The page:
It had to happen. Ola Electric, whose vehicles were caught up in the unfortunate fire incidents that also affected many other brands of electric two-wheelers, is now feeling the backlash. The company, which has earned a bad reputation on social media for blaming the various problems that dog it, is now under real real pressure as new registrations for its vehicles are dropping.
According to VAHAN data, as of June 30, 2022, Ola Electric had 5,869 EV registrations — a sharp drop from the previous month’s registrations of 9,225 units of its S1 Pro electric scooter. Ola Electric was the top EV player in the country in April, and since then has seen its position continually drop.
hello need to pull the socks
That its numbers have dropped alarmingly in a month, when it triggered some typical PR exercise, an event to release its long-delayed MoveOS 2.0 software update for its S1 Pro e-scooter, should worry Ola Electric. He tried to earn some brownie points from the media by strategically spreading information that he was ready to launch an electric car. While it didn’t give specifics on the potential outlet, the timing of the reveal clearly suggested that the company was trying to shift the focus of the criticism it was receiving from the public and media on not just fire incidents, but problems as well. low range, no charging, range drops, scooter refusing to start, sudden reverse, uncontrolled horn, etc. The continued drop in registration for two consecutive months should send the message to the company that the front will no longer work and it should start tackling the issues with real seriousness.
Meanwhile, the June count for electric two-wheelers was led by Okinawa Autotech with 6,976 vehicles, followed by Ampere Vehicles with 6,534. Hero Electric took third place with 6,486 EV 2-W registrations. Ather Energy surged from May to hit 3,797 vehicles, along with Revolt, which had a big jump in records to hit 2,419 vehicles in June.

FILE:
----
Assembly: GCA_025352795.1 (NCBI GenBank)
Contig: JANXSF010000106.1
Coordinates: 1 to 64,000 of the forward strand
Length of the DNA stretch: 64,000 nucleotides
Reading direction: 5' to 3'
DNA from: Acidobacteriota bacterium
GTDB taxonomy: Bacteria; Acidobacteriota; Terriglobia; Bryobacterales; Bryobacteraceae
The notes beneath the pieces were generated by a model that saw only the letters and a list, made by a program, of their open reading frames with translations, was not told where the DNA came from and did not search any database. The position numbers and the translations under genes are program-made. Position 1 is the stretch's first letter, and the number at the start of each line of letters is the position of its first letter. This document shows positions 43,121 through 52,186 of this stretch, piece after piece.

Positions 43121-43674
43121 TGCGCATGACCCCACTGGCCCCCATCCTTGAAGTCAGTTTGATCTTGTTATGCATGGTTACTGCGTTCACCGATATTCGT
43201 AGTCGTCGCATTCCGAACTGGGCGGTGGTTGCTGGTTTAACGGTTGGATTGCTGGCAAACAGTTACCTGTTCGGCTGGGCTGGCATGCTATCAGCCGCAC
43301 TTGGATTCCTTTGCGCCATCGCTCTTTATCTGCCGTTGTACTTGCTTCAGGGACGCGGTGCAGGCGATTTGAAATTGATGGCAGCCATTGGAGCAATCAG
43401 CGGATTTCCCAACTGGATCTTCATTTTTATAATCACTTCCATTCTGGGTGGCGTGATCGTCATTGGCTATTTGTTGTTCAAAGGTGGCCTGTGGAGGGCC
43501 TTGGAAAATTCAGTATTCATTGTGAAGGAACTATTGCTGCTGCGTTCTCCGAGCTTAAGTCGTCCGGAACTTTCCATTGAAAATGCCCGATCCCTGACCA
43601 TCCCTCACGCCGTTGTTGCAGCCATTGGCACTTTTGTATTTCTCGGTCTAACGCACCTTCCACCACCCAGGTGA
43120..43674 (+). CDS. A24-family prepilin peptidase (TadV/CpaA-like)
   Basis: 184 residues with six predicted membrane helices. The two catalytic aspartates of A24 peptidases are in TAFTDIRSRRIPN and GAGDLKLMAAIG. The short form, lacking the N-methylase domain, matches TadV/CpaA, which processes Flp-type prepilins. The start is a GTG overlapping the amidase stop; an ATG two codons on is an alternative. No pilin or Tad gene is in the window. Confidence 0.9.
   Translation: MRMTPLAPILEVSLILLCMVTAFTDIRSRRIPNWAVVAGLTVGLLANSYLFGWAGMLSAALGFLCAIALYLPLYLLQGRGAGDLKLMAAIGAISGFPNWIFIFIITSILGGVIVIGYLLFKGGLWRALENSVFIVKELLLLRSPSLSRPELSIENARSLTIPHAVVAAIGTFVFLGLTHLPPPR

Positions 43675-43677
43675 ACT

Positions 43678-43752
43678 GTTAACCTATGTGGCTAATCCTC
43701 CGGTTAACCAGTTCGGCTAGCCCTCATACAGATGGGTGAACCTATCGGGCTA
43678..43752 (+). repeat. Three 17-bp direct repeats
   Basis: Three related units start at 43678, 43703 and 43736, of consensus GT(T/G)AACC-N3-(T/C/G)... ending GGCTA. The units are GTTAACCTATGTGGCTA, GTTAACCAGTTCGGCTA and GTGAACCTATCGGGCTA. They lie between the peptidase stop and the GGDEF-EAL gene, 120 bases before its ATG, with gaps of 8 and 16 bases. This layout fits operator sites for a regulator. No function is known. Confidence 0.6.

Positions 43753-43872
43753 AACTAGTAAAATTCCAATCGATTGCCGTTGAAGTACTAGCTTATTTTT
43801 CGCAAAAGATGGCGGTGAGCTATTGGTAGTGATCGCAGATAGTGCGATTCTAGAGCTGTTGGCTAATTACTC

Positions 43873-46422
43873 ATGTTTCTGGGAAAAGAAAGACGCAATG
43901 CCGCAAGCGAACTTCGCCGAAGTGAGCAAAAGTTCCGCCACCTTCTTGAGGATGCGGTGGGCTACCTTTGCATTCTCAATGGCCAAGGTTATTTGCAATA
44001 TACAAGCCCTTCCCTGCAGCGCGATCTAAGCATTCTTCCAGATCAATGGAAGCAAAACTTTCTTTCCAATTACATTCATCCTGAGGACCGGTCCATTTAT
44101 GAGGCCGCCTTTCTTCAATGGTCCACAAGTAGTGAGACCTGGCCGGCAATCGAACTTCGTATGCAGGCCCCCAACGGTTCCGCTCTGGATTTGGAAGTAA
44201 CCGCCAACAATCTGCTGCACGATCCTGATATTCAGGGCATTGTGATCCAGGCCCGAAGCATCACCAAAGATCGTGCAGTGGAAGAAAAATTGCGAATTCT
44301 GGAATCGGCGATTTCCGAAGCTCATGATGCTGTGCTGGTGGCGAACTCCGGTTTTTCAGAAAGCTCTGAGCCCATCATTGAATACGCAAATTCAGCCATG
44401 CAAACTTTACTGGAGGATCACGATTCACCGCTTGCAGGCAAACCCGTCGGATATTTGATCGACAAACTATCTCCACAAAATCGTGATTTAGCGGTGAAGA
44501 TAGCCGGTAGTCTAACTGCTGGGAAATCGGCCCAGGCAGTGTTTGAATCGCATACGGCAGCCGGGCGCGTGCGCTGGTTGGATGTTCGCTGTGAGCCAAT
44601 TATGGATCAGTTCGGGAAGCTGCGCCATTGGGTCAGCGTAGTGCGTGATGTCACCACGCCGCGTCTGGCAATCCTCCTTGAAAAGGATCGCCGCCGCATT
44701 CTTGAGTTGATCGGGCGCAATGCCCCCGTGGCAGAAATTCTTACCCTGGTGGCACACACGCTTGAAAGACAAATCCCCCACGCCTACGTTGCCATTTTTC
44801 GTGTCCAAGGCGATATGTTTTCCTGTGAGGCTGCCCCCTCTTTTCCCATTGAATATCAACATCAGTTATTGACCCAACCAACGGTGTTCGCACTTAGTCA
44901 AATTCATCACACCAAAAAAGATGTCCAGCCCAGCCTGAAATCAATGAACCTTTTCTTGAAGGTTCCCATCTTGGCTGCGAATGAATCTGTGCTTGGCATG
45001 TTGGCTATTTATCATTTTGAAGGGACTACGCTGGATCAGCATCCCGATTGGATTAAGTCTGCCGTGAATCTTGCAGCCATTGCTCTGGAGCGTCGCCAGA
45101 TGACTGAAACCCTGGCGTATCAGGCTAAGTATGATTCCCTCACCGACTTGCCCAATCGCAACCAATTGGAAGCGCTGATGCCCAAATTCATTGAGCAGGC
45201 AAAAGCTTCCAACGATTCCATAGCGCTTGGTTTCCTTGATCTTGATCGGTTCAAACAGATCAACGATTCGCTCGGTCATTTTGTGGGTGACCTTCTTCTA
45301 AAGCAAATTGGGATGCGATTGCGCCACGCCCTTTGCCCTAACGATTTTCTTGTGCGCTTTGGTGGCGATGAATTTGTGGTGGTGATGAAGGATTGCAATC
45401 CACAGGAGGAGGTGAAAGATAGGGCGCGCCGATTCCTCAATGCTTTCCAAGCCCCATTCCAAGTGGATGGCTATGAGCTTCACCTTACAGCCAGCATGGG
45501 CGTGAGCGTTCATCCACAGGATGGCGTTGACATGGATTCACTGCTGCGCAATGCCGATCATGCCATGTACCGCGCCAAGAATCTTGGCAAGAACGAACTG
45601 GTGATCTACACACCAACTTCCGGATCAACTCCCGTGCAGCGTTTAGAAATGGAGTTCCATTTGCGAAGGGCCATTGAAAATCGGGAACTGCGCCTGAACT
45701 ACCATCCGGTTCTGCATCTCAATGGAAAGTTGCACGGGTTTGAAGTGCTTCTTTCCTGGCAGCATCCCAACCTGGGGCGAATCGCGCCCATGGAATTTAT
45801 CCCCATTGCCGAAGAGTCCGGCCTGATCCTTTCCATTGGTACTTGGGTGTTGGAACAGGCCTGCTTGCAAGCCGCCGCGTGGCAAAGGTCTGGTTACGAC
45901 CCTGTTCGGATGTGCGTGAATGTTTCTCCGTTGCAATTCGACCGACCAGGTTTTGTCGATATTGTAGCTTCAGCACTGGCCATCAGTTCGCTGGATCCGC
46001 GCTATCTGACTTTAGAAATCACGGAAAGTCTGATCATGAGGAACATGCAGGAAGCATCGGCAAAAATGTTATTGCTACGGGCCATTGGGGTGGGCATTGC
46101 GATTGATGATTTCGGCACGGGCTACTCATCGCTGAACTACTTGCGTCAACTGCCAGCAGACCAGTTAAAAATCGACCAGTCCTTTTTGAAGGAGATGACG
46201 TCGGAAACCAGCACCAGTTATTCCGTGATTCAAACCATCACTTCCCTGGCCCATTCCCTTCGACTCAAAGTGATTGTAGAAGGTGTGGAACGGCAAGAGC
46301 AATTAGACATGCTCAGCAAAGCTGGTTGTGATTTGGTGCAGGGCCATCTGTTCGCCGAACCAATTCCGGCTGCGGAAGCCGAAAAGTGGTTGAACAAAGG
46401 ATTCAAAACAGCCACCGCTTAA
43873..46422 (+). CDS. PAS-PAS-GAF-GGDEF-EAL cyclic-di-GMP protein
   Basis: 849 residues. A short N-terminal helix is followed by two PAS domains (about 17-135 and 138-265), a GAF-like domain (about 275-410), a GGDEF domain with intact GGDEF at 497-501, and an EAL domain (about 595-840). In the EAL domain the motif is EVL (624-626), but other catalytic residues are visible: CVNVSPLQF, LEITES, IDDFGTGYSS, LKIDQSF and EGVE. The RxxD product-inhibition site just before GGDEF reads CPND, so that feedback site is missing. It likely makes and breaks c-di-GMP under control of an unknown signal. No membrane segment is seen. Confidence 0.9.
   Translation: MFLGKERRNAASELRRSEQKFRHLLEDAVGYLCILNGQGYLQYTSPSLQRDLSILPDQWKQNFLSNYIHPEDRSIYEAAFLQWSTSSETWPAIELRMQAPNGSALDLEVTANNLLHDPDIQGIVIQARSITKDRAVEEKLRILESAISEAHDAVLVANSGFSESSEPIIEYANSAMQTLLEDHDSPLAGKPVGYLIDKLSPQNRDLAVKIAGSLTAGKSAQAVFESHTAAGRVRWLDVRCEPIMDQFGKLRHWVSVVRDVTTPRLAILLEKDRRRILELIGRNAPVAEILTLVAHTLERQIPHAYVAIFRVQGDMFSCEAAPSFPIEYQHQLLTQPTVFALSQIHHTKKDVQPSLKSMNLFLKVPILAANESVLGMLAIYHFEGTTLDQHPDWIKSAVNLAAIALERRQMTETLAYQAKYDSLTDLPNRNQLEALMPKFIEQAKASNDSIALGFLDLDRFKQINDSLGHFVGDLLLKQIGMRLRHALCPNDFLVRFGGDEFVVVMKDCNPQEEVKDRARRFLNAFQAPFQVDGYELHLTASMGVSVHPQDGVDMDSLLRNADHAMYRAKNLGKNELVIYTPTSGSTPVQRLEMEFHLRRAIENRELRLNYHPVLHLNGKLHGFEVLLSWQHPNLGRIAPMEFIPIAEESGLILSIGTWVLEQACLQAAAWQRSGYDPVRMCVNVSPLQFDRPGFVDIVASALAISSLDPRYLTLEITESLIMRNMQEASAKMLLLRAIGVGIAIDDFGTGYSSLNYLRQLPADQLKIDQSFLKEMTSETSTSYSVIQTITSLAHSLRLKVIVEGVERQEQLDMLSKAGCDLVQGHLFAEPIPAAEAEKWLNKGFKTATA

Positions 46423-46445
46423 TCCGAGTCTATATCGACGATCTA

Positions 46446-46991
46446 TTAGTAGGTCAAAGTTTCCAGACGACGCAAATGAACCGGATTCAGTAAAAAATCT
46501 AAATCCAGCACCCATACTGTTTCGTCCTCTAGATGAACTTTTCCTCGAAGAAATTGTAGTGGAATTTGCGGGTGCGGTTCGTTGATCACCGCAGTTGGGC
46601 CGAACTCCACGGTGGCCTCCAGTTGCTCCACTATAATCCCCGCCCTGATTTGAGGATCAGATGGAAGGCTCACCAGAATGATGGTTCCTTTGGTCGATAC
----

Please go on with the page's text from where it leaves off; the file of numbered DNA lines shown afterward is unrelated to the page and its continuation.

EV companies under fire
It’s clear from the overall numbers that battery fire incidents have made the public wary of two-wheeled EVs. The government announced two committees after several battery-powered scooters caught fire. The DRDO panel investigating the fire incidents said manufacturers of electric two-wheelers used faulty batteries. The second panel suggested battery test patterns.
The DRDO committee, which was created by the Union Ministry of Road and Road Transport, said makers of electric two-wheelers cut costs for quick cash and easy production numbers.
“These defects occurred because manufacturers of electric two-wheel vehicles such as Okinawa Autotech, Pure EV, Jitendra Electric Vehicles, Ola Electric and Boom Motors may have used “lower quality materials to reduce costs,” the DRDO probe said. They were given 30 days until the end of July to respond to the government’s warnings.
Meanwhile, the Bureau of Indian Standards (BIS) has issued new performance standards for lithium-ion batteries to protect consumers.
Also, worryingly, in the first incident in India involving a four-wheel EV, a Tata Nexon EV caught fire near Mumbai. The Transport Ministry ordered a separate investigation into the incident. The company also ordered one for the same.